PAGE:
Kefalonia is a large and mountainous island with most of the beach resorts spread thinly along its south coast from the popular beach resort of Lassi in the west to the huge sands of Skala in the east.
Those summer visitors that venture inland will find rolling woodland hills rising to high mountain passes threaded with narrow, winding roads offering some of the best scenic views to be found anywhere in the Greek islands.
And tucked away in wooded valleys or perched on high rocky bluffs are beautiful historic monasteries and pretty churches, many of which are open to visitors.
Religion still plays an important part in Greek life and culture, a fact quickly inferred from the scores of churches, monasteries and other religious buildings found on Kefalonia.
Many of the churches date back to 17th and 18th centuries are composed of a single nave, an imposing facade, a bell tower and ceilings and walls decorated with fresco paintings. The interiors vary from simple whitewashed rooms to lavishly decorated spaces full of wood carvings and ancient icons.
Found on the plateau of Omalon, east of Argostoli near the villages of Valsamata and Fragata, the Monastery of Agios Gerasimos is perhaps the most important religious place on Kefalonia, where the bones of the island's paton saint are kept in a silver casket.
Originally from Corinth, Gerassimos was famed for his powers of healing, especially the mentally ill and the saint is celebrated each year on feast days in August and October with singing, dancing and a procession of the saint's sarcophagus through the monastery gardens.
It is said the saint came to Kefalonia in 1560 from Zante and lived in a cave south of Argostoli then at Omalon before founding the monastery where he lived and died in 1579. He was canonized in 1622.
A beautiful little church was built over his grave which was one of the few to survive the 1953 earthquake and his remains are kept in an ornate silver casket that may be opened to allow Orthodox Christians to kiss the saint's feet.
At the back of the church is a trap door that leads down a narrow passage to two small caves where Gerasimos is said to have lived before the monastery was built.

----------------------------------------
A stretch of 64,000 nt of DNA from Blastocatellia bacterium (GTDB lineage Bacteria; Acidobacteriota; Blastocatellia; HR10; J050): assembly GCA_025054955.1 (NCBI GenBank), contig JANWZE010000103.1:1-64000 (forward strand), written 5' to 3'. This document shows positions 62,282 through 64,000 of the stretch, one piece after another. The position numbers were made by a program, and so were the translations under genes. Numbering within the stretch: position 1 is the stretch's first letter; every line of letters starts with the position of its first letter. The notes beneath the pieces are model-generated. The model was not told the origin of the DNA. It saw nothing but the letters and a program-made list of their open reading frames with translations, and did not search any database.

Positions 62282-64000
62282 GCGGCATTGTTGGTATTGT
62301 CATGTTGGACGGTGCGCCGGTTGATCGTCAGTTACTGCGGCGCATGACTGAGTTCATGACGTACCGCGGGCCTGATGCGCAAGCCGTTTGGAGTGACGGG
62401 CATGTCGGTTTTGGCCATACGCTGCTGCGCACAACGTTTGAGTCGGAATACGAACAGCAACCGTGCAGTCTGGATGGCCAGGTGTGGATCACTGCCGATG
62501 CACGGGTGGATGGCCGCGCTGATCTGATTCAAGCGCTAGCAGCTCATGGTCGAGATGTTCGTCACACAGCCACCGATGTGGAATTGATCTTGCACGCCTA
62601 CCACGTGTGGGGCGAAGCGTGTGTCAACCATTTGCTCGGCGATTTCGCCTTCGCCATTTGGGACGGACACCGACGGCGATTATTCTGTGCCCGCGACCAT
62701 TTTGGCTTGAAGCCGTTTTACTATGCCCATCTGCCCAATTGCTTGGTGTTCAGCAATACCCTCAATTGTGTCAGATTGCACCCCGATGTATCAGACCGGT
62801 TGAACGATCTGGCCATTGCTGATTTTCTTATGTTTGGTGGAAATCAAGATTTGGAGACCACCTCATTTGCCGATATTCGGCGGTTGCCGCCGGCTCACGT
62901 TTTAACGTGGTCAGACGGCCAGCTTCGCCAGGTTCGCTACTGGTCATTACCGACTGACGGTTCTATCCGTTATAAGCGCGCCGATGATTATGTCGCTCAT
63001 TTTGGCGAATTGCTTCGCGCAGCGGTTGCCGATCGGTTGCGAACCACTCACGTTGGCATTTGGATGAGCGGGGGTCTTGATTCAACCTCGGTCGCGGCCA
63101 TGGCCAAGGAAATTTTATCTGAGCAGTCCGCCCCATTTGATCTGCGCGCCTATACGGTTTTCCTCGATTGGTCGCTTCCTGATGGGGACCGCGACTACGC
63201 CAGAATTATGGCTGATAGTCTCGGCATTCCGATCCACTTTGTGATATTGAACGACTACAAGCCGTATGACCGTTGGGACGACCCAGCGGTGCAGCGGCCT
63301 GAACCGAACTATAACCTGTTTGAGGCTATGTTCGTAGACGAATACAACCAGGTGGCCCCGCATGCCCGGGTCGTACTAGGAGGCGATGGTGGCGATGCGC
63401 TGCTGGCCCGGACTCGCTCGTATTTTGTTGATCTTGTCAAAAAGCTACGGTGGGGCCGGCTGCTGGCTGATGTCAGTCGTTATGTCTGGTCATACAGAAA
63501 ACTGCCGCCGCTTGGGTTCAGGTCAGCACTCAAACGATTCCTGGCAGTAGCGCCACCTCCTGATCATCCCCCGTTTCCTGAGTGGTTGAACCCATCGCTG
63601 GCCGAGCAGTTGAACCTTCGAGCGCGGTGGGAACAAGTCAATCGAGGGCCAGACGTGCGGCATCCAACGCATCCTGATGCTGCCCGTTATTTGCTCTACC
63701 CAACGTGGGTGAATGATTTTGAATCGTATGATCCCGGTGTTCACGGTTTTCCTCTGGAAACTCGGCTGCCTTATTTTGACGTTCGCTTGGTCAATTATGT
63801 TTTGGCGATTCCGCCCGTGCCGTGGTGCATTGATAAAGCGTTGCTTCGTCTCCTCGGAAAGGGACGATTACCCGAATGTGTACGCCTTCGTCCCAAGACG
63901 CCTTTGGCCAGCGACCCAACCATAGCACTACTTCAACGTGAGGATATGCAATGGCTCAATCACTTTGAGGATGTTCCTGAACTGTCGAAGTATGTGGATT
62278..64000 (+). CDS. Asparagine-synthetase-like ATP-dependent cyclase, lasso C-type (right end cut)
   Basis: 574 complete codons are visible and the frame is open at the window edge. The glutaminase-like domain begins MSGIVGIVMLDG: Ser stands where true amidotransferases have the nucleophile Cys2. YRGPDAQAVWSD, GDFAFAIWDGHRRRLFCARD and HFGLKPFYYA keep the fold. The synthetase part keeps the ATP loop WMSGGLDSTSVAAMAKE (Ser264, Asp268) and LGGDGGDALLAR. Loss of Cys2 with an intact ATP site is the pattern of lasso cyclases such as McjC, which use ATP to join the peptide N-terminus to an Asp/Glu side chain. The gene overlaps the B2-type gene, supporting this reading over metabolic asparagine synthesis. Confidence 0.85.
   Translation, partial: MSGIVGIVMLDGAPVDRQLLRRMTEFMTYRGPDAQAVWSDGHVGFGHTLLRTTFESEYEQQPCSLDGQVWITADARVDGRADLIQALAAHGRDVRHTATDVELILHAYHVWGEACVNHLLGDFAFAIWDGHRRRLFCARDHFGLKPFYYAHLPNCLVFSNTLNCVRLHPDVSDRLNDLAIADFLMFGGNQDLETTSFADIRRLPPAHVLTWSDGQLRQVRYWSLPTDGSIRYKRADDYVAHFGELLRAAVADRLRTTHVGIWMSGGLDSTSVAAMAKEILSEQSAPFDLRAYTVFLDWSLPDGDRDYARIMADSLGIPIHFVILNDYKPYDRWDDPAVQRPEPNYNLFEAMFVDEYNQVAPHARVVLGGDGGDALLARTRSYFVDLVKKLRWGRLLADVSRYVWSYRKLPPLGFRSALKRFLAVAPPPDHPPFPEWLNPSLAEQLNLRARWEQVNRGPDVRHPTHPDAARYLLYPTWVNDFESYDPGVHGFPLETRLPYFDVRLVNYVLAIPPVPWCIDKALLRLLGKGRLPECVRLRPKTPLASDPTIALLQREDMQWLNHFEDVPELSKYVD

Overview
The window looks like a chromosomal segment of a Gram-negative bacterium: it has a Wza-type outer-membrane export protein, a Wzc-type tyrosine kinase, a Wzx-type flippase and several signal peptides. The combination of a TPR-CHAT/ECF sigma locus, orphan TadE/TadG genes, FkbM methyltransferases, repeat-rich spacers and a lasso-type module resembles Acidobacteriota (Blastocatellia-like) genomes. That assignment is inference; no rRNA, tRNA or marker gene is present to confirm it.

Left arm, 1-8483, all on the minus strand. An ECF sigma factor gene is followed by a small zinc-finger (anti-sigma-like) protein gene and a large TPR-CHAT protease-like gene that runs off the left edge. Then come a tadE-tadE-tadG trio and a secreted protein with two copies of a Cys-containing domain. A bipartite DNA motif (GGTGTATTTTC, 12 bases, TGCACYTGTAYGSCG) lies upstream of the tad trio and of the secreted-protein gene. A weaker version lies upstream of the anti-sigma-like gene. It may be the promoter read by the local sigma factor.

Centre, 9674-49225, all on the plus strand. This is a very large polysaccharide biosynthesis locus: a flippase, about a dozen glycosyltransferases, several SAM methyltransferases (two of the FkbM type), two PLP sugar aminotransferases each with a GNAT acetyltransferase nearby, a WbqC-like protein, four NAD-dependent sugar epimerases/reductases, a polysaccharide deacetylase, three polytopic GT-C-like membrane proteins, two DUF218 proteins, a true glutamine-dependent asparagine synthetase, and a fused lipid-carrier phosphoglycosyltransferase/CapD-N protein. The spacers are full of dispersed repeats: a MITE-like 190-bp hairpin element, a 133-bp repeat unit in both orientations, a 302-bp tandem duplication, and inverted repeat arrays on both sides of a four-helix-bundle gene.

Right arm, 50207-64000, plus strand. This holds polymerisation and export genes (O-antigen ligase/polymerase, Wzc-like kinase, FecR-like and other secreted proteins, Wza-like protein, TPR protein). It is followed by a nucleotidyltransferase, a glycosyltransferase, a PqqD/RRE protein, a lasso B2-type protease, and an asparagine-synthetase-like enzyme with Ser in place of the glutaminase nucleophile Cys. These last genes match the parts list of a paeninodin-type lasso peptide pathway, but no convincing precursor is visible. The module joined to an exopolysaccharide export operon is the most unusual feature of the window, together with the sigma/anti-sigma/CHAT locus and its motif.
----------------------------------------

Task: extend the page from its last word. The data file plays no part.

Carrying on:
Visitors can climb down a step ladder to see the caves but local legend has it that only the pure in spirit will leave the cave without any dirt on their clothing.
Although the small church survived the earthquake, much around it was demolished and most of the monastery buildings seen today are modern structures built in the Byzantine style.
Next to the small church is a much larger modern church, richly decorated with some very fine frescoes and ancient icons. Ceiling murals depict scenes from the Old Testament, the birth and baptism of Christ and the Annunciation, the Last Supper, the crucifixion and the miracle of Pentecost.
One of the most interesting is a fresco of the death of Gerasimos depicted with Christ near his deathbed holding his hand over the saint's soul depicted as a child in swaddling clothes.
In the main monastery courtyard is a big plane tree and a well. The tree said to have been planted and the well dug with the saint's own hands. The area is much noted for it's wells and visitors to the monastery may pass through a garden containing 40 of them.
This is a place of pilgrimage for many Greeks, not just for the inhabitants of Kefalonia especially during festival celebrations when it can attract hundreds, even thousands, of pilgrims.
Two festivals are celebrated in the monastery. One on August 16th commemorates the death of Gerasimos and an October 20 festival celebrates the date of transfer of his remains to the church.
On both occasions, there is a procession that carries the relics of the saint under the plane tree said to have been planted by Gerasimos himself. Priests are surrounded by hundreds of pilgrims and tourists as the procession ends with big street parties with music, dancing, food and wine.